Completing missions is not just about being sneaky, hiding in plain sight works just as well thanks to a handful of disguises. The back half of the game requires Tilo to find many pieces of clothing; acquiring a full set will solve quests, like convincing a frog prisoner that you are his pirate captain and, later, being granted an audience with a knowledgeable Magpie. None of the disguises are more useful than the suit of armor that lets you walk freely among the rat guards. This disguise reduces movement speed considerably, so is best equipped only when necessary. With heavy armor, you’ll be able to work for the Keep’s commander and finally explore all areas in the game.
The places in and around the Keep are not huge, but they are quite well put together and detailed. Tilo will explore sewers, crypts, forests, caves, and multiple levels of the Keep itself. Most of the areas are a good compressed size, except for the shore region which is large, messy, and comparatively empty. More importantly, there are many shortcuts, such as ladders or hidden doors. Many places require a key to open and, while this makes perfect sense, it gets annoying to open an area and find another locked door almost immediately.
Going back and forth between areas, either to talk to characters or collect items, takes up a large part of the 10-15 hour adventure, so it is good there are no loading screens. Forcefully exposing the world in this way actually makes it rather endearing as you learn all of the nooks and crannies, and you might end up sliding down high walls to cheekily reduce travel times further. Guards patrol constantly and a day-night cycle will cause some characters to move to different places. Spending so much time in these small regions makes it easier to respect the interlinked structure of Dwindling Heights more and more as the game progresses.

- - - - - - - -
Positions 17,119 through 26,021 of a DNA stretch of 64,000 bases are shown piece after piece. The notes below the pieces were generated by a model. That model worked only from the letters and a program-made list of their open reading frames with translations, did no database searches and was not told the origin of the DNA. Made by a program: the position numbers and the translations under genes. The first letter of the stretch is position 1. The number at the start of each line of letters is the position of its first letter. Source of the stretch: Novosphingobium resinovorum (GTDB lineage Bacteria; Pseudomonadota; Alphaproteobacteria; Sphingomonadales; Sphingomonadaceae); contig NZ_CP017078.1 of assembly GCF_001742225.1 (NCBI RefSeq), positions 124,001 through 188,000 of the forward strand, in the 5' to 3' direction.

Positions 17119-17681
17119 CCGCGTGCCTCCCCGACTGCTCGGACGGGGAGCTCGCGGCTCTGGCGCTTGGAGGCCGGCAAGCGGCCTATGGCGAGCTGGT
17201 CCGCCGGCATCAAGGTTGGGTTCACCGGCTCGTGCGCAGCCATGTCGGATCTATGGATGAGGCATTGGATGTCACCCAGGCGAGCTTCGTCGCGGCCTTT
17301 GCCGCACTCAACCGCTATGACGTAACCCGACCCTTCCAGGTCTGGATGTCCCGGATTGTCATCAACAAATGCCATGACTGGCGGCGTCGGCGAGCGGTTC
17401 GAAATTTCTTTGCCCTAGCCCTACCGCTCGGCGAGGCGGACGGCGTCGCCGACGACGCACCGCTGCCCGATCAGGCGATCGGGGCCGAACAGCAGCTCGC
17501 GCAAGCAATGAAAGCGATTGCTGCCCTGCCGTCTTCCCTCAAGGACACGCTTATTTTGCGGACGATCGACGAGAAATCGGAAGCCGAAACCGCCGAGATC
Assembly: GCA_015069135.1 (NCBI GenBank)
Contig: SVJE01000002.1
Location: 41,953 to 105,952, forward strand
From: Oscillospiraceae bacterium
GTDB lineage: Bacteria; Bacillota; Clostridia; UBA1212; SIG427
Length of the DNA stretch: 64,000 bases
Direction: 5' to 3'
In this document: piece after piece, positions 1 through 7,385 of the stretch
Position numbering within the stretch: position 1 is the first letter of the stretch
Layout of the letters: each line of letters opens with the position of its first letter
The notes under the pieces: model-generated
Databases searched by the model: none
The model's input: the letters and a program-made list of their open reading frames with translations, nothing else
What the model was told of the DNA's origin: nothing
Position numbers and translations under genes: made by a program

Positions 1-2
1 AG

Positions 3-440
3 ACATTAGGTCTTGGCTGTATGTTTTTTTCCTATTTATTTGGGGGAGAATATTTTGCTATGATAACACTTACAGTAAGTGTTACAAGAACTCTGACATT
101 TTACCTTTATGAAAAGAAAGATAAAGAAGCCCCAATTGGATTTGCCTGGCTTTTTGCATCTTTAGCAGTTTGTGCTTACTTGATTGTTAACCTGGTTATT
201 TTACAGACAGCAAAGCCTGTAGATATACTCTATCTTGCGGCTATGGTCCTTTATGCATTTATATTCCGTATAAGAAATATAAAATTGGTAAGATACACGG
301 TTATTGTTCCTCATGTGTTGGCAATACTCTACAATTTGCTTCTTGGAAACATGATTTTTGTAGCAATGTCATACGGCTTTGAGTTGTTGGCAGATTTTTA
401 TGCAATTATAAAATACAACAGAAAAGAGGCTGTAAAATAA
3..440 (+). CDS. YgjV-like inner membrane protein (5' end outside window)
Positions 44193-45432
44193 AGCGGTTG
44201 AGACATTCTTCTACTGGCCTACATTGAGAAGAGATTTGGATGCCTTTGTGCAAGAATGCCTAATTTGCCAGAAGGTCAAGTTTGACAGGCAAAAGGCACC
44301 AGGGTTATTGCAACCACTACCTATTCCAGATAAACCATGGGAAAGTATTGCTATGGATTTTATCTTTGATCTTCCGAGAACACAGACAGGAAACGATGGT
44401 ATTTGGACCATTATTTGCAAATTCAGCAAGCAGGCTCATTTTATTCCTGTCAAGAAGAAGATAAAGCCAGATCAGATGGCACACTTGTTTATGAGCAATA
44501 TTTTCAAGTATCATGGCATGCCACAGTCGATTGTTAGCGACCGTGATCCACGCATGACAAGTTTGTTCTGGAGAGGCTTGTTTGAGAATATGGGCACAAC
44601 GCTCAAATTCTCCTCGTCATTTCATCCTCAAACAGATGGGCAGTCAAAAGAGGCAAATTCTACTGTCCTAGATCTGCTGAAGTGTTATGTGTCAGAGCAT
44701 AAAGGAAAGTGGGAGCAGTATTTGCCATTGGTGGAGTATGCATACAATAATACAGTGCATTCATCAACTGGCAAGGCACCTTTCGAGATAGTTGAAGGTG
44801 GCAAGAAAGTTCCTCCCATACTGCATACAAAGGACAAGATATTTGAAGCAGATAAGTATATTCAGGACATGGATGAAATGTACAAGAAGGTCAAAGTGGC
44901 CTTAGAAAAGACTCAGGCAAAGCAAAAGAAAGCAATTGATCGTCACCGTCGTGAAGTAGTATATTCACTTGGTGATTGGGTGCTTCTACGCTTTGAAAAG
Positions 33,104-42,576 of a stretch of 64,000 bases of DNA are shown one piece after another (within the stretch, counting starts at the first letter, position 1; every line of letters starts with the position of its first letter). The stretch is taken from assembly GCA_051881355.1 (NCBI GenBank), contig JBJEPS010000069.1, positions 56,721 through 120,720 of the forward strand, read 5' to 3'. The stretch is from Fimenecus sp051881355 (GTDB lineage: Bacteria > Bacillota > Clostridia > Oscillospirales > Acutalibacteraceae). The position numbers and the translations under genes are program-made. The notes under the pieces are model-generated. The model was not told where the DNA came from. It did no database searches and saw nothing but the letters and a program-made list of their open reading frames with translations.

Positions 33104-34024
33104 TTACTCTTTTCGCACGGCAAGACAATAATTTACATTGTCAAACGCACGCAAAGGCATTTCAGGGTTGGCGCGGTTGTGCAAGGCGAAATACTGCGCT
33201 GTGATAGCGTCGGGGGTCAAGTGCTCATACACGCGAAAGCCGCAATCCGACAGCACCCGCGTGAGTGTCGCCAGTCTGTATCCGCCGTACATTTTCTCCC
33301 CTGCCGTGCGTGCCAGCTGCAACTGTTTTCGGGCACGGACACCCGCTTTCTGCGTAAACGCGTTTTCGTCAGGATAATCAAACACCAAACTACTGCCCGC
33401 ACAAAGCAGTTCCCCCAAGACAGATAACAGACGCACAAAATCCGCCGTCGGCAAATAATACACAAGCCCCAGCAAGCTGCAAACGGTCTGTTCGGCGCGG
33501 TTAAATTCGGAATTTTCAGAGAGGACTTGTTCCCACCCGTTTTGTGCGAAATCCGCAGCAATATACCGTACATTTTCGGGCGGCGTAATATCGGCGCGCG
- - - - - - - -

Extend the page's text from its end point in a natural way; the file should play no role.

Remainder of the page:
Some tasks need to be completed at night
But the backtracking gets excessive and could have been reduced with different quest design. One quest asks you to find mushrooms that only appear at night, and it required a few sweeps of dark wooded areas because the written hints weren't that helpful. A main quest has Tilo helping some prisoners that arrive by boat, but he has to walk between two places thrice in heavy armor. Even finding the disguises was rarely straightforward. With so much backtracking and disguise changing, the quests structure gets tedious on more than a few occasions.
At least Tilo looks great in all his disguises. His mousey animations are awesome, whether he is idling in the toxic water of the sewers or running across the battlements. Although most of the characters are rodents, the other creatures are well designed too. Aside from some level design bugs, the world looks good with some deep tessellation effects and neat dynamic lights. More visual distinction would have been handy for objects of interest, like keys on guards’ hips. In any case, the world Tilo explores is full of wonder and quite different from most other games.
Tilo is a master thief, sometimes
Ghost of a Tale is not going to pull you by the ears and show you where to go. Rather it throws players in a fairly tight world and provides quests that encourage them to traverse the interlinked areas. And in doing so, you’ll come to appreciate Dwindling Heights Keep and its surrounds even more, except for when there is some excessive backtracking and item searching. Tilo and his ratty adversaries are well animated and smartly designed. As an adventure game, it has all the right parts including an interesting story, funny dialogue, and a sense of wonder. It also manages to blend stealth and some lightweight RPG elements into a compelling package. Ghost of a Tale is a good adventure game and hopefully we get to see more of Tilo and his world, however small of a slice it may be.